by the corroding drilling line,
I could’ve gone on like this forever.
Perfect skin now burnt and dry
from desert winds,
solitude and time.
Steel cable fraying scales
turning delicate toes
into five bent, rusted nails.
It was then,
I felt your talons
bound by the same pulling line.
In our self-imposed restraint,
we wrapped the cable
tight around us
against the wheel.
Rebeca Ladrón de Guevara
Rebeca Ladrón de Guevara lives in Los Angeles, California. She received an M.F.A. in Creative Writing from Chapman University. Her fiction has previously appeared in Chicago Literati, Genre, Sonora Review and Badlands Literary Journal. In 2008, she was the recipient of the Elizabeth George Foundation grant for emerging writers.
Dillon H Fuller is a musician and photographer. He lives in Santa Ana, California.
The Family in the Red House
While walking through woods
Near a rambling river
I came upon a paint peeled red house
barn like in appearance,
` broken window panes,
tall grasses covering old cement steps
unattended for years.
Who inhabited this red house
and where are they now?
I entered cautiously through the front door,
looked around the open space.
Dishes with cobwebs adorned
the wooden kitchen table.
Shriveled food occupied the old refrigerator.
The scene appeared as though
a family simply disappeared.
Bedroom quilts covered most beds,
one bed remained unmade.
As I walked around
floorboards creaked like soft screams.
I slipped on a small throw rug;
moving the rug with my feet,
I discovered a trap door located in the floor.
Slowly, I lifted the rusty hinge.
There in the hollow space
were skeleton bodies.
The family stayed behind in the paint peeled red house.
Pat St. Pierre
Pat St. Pierre is a freelance writer for adults and children in fiction, nonfiction, and poetry. Her third poetry book, Full Circle, was published by Kelsay Books. Some of her work can be viewed at: Black Poppy Road, A Long Story Short, Fiction 365, 50 words, Friday Flash Fiction, Kids Imagination Train, The Kids Ark, Silver Boomer Books, The Camel Saloon, etc. She is also a freelance photographer whose photos have been on the covers and included in such places: Gravel, Sediments, Our Day’s Encounter, Peacock Journal, Pacific Poetry, etc. www.pstpierre.wordpress.com.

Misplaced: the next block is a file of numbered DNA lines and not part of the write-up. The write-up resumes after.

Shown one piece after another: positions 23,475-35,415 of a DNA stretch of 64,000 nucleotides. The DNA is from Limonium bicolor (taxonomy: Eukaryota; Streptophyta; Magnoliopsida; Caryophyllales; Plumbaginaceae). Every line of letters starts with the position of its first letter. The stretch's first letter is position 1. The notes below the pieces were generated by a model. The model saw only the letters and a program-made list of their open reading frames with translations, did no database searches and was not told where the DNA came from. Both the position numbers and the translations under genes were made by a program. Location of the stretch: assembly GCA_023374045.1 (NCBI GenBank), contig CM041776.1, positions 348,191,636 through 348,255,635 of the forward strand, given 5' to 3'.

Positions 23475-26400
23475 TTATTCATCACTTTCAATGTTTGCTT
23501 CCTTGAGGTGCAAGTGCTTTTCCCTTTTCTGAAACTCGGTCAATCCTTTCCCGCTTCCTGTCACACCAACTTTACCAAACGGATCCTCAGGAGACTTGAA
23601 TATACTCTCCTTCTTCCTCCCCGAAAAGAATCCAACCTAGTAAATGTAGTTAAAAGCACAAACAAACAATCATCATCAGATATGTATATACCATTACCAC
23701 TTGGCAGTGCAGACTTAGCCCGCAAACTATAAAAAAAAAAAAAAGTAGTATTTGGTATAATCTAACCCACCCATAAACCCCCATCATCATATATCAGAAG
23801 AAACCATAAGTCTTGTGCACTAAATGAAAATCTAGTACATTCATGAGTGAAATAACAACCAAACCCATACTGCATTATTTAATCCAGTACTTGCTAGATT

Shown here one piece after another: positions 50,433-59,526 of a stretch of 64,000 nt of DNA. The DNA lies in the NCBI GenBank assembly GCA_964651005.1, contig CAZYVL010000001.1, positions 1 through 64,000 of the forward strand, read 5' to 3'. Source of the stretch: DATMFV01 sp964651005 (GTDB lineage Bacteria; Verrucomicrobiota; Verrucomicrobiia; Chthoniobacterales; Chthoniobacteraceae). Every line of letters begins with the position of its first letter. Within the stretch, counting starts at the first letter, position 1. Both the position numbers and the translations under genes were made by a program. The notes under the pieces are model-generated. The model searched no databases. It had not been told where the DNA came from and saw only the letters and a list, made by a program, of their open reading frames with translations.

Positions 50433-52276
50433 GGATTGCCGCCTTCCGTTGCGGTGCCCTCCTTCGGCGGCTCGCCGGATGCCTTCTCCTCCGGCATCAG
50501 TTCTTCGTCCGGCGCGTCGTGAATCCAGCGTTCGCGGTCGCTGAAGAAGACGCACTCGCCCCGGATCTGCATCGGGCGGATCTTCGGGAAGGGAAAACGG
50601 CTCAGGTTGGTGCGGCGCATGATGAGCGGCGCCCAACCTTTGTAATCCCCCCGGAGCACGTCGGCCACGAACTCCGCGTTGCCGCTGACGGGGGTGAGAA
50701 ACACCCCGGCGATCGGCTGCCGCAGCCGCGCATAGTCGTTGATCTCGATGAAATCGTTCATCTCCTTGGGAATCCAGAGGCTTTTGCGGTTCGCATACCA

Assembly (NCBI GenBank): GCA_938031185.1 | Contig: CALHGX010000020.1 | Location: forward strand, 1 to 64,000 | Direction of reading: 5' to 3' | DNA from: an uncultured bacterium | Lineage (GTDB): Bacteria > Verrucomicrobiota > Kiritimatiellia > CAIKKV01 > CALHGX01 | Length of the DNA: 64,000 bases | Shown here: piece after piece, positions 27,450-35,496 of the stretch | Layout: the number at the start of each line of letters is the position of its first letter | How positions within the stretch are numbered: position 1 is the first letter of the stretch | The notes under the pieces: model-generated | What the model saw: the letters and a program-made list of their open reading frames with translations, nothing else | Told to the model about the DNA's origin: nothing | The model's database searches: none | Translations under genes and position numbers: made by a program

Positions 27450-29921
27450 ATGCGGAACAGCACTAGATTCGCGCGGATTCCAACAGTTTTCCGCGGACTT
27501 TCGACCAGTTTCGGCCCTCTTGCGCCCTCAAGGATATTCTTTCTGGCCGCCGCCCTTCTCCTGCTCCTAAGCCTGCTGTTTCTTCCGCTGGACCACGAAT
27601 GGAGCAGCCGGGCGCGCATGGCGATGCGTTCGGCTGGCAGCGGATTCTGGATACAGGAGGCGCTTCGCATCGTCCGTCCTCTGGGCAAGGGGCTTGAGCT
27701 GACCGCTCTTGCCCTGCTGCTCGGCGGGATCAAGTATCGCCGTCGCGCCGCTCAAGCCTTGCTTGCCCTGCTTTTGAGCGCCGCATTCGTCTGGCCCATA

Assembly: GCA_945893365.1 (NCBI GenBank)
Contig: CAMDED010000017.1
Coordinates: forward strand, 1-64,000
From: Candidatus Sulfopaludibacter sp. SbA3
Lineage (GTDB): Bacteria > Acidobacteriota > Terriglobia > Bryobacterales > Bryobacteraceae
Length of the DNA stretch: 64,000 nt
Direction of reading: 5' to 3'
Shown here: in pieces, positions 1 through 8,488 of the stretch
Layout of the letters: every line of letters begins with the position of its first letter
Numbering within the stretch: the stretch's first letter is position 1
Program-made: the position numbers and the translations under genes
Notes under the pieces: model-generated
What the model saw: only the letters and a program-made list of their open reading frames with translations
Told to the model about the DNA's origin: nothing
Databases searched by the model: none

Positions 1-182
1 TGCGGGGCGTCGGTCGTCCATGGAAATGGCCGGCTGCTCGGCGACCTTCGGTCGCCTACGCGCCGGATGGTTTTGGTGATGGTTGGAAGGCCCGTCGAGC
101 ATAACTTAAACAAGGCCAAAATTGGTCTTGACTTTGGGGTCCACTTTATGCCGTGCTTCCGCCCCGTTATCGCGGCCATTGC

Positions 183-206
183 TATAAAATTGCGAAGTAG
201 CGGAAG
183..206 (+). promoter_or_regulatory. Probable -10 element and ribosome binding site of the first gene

The Girl I Was
Sunflower, taller than a man, brighter than the star
that warms earth, with broad leaves that pull
me close to its golden face—hypnotic eye with
steadfast stare—I am struck by its caress . . .
What happened to me
under this pocket of stars?
I feel weak, stepping into indigo shallows,
with my arms loose at my sides, my blouse
split open to my waist.
No wind to speak of, or a distant bonfire
with shadows dancing wild, I clench
my fist around the golden petal I stole
from the sunflower’s brow— proof, but
no one cares. I become an excuse for
carrying on. The moon anoints me with
its silky light, making me part of night’s
M.J. Iuppa is the Director of the Visual and Performing Arts Minor Program and Lecturer in Creative Writing at St. John Fisher College; and since 2000 to present, is a part time lecturer in Creative Writing at The College at Brockport. Since 1986, she has been a teaching artist, working with students, K-12, in Rochester, NY, and surrounding area. She has three full length poetry collections, most recently Small Worlds Floating (2016) as well as Within Reach (2010) both from Cherry Grove Collections; Night Traveler (Foothills Publishing, 2003); and 5 chapbooks. She lives on a small farm in Hamlin NY.
Scroll down for writers, archive by month, and categories
(use search box above)
Meghan Rose Allen
B. Elizabeth Beck
Karen G. Berry
Susan P. Blevins
Rose Mary Boehm
Charles M. Boyer
Catherine A. Brereton
Charles W. Brice
David C. Brydges
Danielle Nicole Byington
Wendy Taylor Carlisle
Fern G. Z. Carr
Tricia Marcella Cimera
SuzAnne C. Cole
John Scott Dewey
Suzanne E. Edison
Alexis Rhone Fancher
Ariel Rainer Fintushel
Edward H. Garcia
Adam J. Gellings
Emily Reid Green
Rebeca Ladrón de Guevara
Julie Howard Hobson
A. J. Huffman
Pat Snyder Hurley
Olivia J. Kiers
Loretta Collins Klobah
Jean L. Kreiling
Stuart A. Kurtz
Tanmoy Das Lala
John R. Lee
Lorette C. Luzajic
Ariel S. Maloney
John C. Mannone
Mary C. McCarthy
Patrick G. Metoyer
David P. Miller
Mark J. Mitchell
S. Jagathsimhan Nair
Heather M. Nelson
James B. Nicola
Bruce W. Niedt
Kim Patrice Nunez
M. N. O'Brien
Pravat Kumar Padhy
Melissa Reeser Poulin
Rhonda C. Poynter
Marcia J. Pradzinski
Anita S. Pulier
Ralph La Rosa
Mary Kay Rummell
Janet St. John
Christy Sheffield Sanford
Janice D. Soderling
Liza Nash Taylor
Janine Pommy Vega
Martin Willitts Jr
William Carlos Williams
Shannon Connor Winward
William Butler Yeats
All works of art or literature are used with permission of the creator or publisher, OR under public domain, OR under fair use. If any works have been used or credited incorrectly, please alert us so we can fix it!